Found a good post on Quora.com.
I copied and pasted here so that I can easily find it in the future.
——- start quote ——-
Strictly speaking, there is no such thing as “data science” (see). See also: Vardi, Science has only two legs:
Here are some resources I’ve collected about working with data, I hope you find them useful (note: I’m an undergrad student, this is not an expert opinion in any way).
1) Learn about matrix factorizations
- Take the Computational Linear Algebra course (it is sometimes called Applied Linear Algebra or Matrix Computations or Numerical Analysis or Matrix Analysis and it can be either CS or Applied Math course). Matrix decomposition algorithms are fundamental to many data mining applications and are usually underrepresented in a standard “machine learning” curriculum. With TBs of data traditional tools such as Matlab become not suitable for the job, you cannot just run eig() on Big Data. Distributed matrix computation packages such as those included in Apache Mahout  are trying to fill this void but you need to understand how the numeric algorithms/LAPACK/BLAS routines  work in order to use them properly, adjust for special cases, build your own and scale them up to terabytes of data on a cluster of commodity machines. Usually numerics courses are built upon undergraduate algebra and calculus so you should be good with prerequisites. I’d recommend these resources for self study/reference material:
- See and
2) Learn about distributed computing
- It is important to learn how to work with a Linux cluster and how to design scalable distributed algorithms if you want to work with big data ( ).
- Crays and Connection Machines of the past can now be replaced with farms of cheap cloud instances, the computing costs dropped to less than $1.80/GFlop in 2011 vs $15M in 1984: .
- If you want to squeeze the most out of your (rented) hardware it is also becoming increasingly important to be able to utilize the full power of multicore (see )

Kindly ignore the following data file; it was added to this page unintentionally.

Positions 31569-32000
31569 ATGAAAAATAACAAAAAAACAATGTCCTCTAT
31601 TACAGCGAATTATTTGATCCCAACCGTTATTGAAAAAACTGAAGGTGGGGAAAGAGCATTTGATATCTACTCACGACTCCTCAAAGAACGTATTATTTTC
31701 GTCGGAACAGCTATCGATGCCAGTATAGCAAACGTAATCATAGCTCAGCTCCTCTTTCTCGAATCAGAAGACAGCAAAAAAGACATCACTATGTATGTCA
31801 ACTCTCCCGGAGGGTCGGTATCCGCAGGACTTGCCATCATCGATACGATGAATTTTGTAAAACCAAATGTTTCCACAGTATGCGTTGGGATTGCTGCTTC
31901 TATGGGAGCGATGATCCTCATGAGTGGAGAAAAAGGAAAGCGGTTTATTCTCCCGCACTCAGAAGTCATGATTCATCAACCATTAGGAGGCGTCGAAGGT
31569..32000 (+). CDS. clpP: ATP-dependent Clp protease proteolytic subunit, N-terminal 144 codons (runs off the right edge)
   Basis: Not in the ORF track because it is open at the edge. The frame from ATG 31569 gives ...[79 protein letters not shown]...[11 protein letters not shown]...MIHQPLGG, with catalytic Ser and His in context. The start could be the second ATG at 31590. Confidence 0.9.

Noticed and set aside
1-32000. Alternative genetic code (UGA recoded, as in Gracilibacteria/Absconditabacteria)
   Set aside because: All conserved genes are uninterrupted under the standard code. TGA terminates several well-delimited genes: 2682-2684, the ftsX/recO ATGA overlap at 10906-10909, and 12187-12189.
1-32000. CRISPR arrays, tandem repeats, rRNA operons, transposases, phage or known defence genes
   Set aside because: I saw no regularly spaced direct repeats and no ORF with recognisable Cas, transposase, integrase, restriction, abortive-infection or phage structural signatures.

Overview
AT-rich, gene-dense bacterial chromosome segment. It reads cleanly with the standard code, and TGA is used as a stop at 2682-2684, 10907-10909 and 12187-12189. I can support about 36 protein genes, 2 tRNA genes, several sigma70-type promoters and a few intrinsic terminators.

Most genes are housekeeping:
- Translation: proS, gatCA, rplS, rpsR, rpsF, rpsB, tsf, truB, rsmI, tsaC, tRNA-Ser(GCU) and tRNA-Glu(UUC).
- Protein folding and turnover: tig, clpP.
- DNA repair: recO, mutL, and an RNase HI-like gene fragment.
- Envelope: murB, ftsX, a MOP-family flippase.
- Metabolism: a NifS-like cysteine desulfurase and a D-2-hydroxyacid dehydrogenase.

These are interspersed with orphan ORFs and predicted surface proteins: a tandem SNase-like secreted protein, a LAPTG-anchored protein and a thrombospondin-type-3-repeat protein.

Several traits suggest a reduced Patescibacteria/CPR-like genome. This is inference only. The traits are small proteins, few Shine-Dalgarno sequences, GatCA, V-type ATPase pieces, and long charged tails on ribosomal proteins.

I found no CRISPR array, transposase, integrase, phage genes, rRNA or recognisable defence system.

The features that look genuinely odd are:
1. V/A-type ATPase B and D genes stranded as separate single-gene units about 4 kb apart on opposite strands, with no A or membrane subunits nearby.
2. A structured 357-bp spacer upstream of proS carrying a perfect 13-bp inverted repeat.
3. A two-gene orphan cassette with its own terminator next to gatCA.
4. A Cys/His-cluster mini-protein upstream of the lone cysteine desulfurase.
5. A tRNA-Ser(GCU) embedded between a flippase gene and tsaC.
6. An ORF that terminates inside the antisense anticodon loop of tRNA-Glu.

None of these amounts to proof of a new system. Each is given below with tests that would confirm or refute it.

- Note: this topic is not part of a standard Machine Learning track but you can probably find courses such as Distributed Systems or Parallel Programming in your CS/EE catalog. See , , , and for starters: .
- After studying the basics of networking and distributed systems, I’d focus on distributed databases, which will soon become ubiquitous with the data deluge and hitting the limits of vertical scaling. See , and for starters: and .
3) Learn about statistical analysis
- Start learning statistics by coding with R: and experiment with real-world data:
- compiled some great materials on computational statistics, check out his lecture slides, and also
- I’ve found that learning statistics in a particular domain (e.g. ) is much more enjoyable than taking Stats 101. My personal recommendation is the course by at Columbia (also available on ).
- You can also choose a field where the use of quantitative statistics and causality principles  is inevitable, say molecular biology , or a fun sub-field such as cancer research , or even narrower domain, e.g. genetic analysis of tumor angiogenesis  and try answering important questions in that particular field, learning what you need in the process.